The visitor will enter the World of Dali through an egg and is met with the beginning, the world of birth. The exhibition follows a path of time and subject with the visitor exiting through the brain.
The exhibition shows how Dali draws the viewer between two infinities (无限). “From the infinity small to the infinity large, contraction and expansion coming in and out of focus: amazing Flemish accuracy and the showy Baroque of old painting that he used in his museum-theatre in Figueras,” explains the Pompidou Centre.
The fine selection of the major works was done in close collaboration (合作)with the Museo Nacional Reina Sofia in Madrid, Spain, and with contributions from other institutions like the Salvador Dali Museum in St. Petersburg.
28. Which of the following best describe Dali according to Paragraph 1?
A. Optimistic. B. Productive
C. Generous. D. Traditional.
29. What is Dali's The Persistence of Memory considered to be?
B. A successful screen adaptation.
C. An artistic creation for the stage.
D. One of the beat TV programmes.
30. How are the exhibits arranged at the World of Dali?
A. By popularity. B. By importance.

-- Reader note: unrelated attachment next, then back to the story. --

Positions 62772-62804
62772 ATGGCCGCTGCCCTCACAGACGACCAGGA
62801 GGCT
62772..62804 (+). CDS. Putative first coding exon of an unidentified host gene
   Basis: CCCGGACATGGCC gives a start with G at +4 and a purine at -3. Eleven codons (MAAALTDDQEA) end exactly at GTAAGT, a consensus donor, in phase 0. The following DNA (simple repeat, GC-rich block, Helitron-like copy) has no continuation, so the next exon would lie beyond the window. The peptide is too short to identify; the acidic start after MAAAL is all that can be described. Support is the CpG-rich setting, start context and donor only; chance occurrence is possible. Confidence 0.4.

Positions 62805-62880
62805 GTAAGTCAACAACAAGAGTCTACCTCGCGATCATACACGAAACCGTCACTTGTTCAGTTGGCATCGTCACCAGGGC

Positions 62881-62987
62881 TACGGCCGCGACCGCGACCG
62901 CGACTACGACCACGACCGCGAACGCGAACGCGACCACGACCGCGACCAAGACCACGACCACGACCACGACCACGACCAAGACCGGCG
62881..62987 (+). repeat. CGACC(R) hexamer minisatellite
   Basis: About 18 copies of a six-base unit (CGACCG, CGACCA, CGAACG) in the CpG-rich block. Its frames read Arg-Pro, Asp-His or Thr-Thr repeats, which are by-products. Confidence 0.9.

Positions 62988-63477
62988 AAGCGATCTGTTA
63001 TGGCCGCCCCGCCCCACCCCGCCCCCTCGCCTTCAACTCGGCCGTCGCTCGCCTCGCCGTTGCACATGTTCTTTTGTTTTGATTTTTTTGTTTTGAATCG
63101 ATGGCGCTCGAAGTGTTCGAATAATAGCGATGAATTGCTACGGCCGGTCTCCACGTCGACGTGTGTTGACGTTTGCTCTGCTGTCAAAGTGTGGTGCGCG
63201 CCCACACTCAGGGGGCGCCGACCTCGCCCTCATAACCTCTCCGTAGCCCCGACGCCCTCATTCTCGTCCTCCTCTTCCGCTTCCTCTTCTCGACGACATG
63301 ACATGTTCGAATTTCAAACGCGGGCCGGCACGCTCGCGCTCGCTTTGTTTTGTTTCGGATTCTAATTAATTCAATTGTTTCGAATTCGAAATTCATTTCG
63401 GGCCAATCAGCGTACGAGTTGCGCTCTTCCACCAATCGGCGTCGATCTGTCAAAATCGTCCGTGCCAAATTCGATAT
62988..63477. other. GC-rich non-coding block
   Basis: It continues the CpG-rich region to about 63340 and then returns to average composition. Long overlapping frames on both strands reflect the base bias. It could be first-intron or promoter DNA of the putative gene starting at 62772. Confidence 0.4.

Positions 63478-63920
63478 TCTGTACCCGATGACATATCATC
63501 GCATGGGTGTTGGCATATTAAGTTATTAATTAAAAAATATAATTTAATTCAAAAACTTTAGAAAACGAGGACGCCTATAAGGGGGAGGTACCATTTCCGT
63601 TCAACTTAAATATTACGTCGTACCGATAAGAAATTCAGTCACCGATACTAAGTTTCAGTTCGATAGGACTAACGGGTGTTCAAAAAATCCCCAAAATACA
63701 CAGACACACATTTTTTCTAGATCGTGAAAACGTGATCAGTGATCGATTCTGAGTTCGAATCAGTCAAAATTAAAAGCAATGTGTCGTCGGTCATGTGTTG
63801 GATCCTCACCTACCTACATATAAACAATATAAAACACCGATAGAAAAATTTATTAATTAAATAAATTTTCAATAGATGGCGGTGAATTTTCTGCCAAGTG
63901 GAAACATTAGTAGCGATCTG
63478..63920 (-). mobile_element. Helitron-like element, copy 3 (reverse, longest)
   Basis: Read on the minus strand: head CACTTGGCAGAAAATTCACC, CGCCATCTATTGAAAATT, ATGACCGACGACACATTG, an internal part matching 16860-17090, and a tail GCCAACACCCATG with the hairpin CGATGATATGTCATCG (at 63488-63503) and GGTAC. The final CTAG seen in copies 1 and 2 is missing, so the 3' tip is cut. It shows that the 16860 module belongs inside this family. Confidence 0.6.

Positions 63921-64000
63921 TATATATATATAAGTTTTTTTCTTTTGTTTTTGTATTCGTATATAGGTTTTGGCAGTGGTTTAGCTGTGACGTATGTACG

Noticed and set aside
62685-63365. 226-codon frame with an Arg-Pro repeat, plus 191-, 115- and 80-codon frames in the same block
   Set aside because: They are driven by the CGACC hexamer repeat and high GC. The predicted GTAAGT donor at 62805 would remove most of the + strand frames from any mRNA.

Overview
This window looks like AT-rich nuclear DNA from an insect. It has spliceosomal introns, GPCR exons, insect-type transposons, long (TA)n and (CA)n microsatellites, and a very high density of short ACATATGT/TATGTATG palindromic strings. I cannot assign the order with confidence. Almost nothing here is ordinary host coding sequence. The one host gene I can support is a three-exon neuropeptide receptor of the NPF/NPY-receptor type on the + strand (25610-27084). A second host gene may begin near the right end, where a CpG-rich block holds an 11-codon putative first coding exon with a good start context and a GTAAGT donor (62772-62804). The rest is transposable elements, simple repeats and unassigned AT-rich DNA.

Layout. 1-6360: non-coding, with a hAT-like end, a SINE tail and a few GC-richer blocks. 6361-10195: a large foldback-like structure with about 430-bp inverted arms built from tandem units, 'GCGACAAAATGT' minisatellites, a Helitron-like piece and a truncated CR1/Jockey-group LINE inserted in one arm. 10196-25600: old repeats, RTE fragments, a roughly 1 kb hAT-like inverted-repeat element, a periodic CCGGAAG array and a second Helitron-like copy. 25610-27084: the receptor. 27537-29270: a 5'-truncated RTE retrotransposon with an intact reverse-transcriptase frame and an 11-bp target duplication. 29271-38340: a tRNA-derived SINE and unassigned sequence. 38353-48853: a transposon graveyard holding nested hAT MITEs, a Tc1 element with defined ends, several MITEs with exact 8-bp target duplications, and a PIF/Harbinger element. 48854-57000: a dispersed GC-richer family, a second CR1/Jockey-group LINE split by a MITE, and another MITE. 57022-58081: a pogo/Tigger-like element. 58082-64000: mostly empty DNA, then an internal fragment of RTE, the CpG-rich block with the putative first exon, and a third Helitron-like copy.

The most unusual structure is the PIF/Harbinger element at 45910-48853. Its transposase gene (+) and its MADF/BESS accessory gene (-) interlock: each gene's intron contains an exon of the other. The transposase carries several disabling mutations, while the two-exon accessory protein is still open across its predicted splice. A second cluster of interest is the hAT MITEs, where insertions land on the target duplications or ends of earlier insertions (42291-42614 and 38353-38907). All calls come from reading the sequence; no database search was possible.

C. By size and shape. D. By time and subject.
31. What does the word “contributions” in the last paragraph refer to?
A. Artworks. B. Projects.
Conflict is on the menu tonight at the café La Chope. This evening, as on every Thursday night, psychologist Maud Lehanne is leading two of France’s favorite pastimes, coffee drinking and the “talking cure”. Here they are learning to get in touch with their true feelings. It isn’t always easy. The customers-some thirty Parisians who pay just under $2 (plus drinks) per session-are quick to intellectualize (高谈阔论), slow to open up and connect. “You are forbidden to say ‘one feels,’ or ‘people think’,” Lehanne told them. “Say ‘I think,’ ‘Think me’.”
A café society where no intellectualizing is allowed? It couldn’t seem more un-French. But Lehanne’s psychology café is about more than knowing oneself: It’s trying to help the city’s troubled neighborhood cafes. Over the years, Parisian cafes have fallen victim to changes in the French lifestyle-longer working hours, a fast food boom and a younger generation’s desire to spend more time at home. Dozens of new theme cafes appear to change the situation. Cafes focused around psychology, history, and engineering are catching on, filling tables well into the evening.